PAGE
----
The LAPAC1750PRO was tested using the V8 Wireless test process. All wireless testing was done using 1.0.4 build 03 firmware. The access point was first reset to factory defaults and Channel 6 and 20 MHz bandwidth mode was set for 2.4 GHz and Channel 153 and 80 MHz bandwidth mode for 5 GHz. The AP was laid flat and centered on the turntable for testing with the 0° position having the the connectors facing away from the chamber antennas. All testing was done via WPA2/AES secured connections.
The Benchmark Summary below shows the average of throughput measurements made in all test locations. The results don't mean too much by themselves, so we'll bring in some AC1750 routers for comparison. There are no other AC1750 APs tested with the V8 process to compare.
In this comparison, the AP's 2.4 GHz downlink performance is lower than all AC1750 routers, but is third from the bottom for uplink. Average 5 GHz downlink is better only than the TP-LINK Archer C7 V2 and 5 GHz average uplink beats only the NETGEAR R6300v2.
AC1750 Router Average Throughput
As noted earlier, there are no other AC1750 access points tested with the V8 process to compare. So instead, I chose two V8-tested AC1750 routers, ASUS' RT-AC66U and Linksys' EA6500. The AP and router are in separate charts, so the throughput vs. attenuation profile plots are presented side by side. Keep an eye on the vertical scale when comparing plots; it's not always the same.
In general, you'll see the LAPAC1750PRO plots disconnect earlier than the compared routers. I suspect this is a byproduct of the short distance between AP and test chamber antennas, AP rotation during test and internal AP antenna placement. So I think it's fair, for all products, to follow the slope of the plot and draw an imaginary line down to the x axis to get a better comparison of relative range.
That said, the AP has a lower maximum throughput and begins its downward slope almost immediately. So it's clear that its 2.4 GHz downlink throughput profile is lower than the other products'.
2.4 GHz Downlink Throughput vs. Attenuation
The AP does a bit better on 2.4 GHz uplink with throughput staying at maximum out to 6 dB. But the overall trend is still lower than the ASUS and Linksys routers'.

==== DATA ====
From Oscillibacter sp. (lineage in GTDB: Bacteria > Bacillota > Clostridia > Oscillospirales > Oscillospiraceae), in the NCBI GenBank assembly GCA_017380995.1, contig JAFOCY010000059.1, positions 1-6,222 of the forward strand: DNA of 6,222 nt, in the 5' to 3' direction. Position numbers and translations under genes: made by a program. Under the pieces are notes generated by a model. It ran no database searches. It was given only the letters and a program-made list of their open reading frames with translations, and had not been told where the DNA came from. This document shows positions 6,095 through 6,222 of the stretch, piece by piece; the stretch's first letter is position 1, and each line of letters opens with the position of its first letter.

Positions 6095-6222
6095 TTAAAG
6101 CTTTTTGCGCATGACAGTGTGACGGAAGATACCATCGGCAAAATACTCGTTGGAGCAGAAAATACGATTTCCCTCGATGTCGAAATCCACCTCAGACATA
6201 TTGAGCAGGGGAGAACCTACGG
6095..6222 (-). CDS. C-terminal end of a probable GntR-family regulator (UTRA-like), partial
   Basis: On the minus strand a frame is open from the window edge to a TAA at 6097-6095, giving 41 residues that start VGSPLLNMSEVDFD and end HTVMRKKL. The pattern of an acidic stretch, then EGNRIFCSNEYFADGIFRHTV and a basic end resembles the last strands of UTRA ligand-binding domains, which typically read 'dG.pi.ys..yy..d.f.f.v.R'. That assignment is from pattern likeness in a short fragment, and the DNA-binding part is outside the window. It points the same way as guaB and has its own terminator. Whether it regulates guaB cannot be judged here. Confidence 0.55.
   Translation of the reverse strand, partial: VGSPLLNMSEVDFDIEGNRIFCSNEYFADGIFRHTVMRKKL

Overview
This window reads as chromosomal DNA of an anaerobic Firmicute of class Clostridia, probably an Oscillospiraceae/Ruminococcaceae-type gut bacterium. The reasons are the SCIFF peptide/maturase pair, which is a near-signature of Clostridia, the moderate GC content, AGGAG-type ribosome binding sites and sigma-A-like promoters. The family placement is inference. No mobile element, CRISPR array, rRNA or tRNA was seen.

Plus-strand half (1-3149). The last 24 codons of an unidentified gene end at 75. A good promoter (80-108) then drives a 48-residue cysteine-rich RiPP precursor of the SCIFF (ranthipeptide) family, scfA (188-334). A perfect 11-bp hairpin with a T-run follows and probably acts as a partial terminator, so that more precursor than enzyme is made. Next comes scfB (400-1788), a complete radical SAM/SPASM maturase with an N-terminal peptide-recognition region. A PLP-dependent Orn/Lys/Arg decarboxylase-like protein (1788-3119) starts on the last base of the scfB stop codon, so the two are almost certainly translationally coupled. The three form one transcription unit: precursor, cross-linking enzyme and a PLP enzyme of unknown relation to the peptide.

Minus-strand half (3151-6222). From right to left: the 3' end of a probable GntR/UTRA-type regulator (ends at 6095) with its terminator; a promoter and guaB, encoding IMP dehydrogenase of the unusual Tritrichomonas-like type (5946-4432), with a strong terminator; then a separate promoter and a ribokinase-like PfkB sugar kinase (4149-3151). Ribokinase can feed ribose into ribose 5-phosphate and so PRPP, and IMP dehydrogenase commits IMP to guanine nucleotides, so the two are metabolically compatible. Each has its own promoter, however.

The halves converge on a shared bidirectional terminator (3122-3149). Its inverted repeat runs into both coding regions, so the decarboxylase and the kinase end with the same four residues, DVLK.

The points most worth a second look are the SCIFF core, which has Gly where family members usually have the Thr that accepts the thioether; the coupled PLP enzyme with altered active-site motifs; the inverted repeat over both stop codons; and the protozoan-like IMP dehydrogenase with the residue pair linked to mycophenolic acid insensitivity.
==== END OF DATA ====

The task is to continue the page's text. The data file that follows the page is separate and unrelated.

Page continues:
2.4 GHz Uplink Throughput vs. Attenuation
The LAPAC1750PRO doesn't do much better on 5 GHz downlink. Maximum throughput is about 50 Mbps lower than the two routers' and the line slope indicates it disconnects at 30 dB of attenuation vs. 33 and 36 for the two routers.
5 GHz Downlink Throughput vs. Attenuation
5 GHz uplink is the best of the four benchmarks with maximum throughput of 391 Mbps just about the same as the two routers' maximums. But the AP's slope is steeper, once again indicating inferior range.
5 GHz Uplink Throughput vs. Attenuation
Access points in general aren't designed with the same "one-device-does-it-all" focus that consumer routers have. After all, wireless pros learned long ago that you can't use a single AP for many reasons if you want reliable service with decent throughput. So APs focus on features that are needed in multi-unit installations, such as centralized management, multiple SSIDs linked to VLANs, client limits, bandwidth limits and more.
So it's no surprise that Linksys' LAPAC1750PRO doesn't outshine top consumer routers in wireless performance. The first AC AP we tested—Ubiquiti's UAP-AC—didn't either and it's still more expensive than the Linksys, while more than a year older in design.
But what it may lack in performance, the LAPAC1750PRO more than makes up in features. The Virtual AP feature with its associated bandwidth and authentication controls and the Captive Portal feature are particularly powerful, providing much more control of who is doing what on your WLAN than you'll get from any consumer router.
If all this sounds good, then you might want to bring an LAPAC1750PRO in and see if it can do the job for you.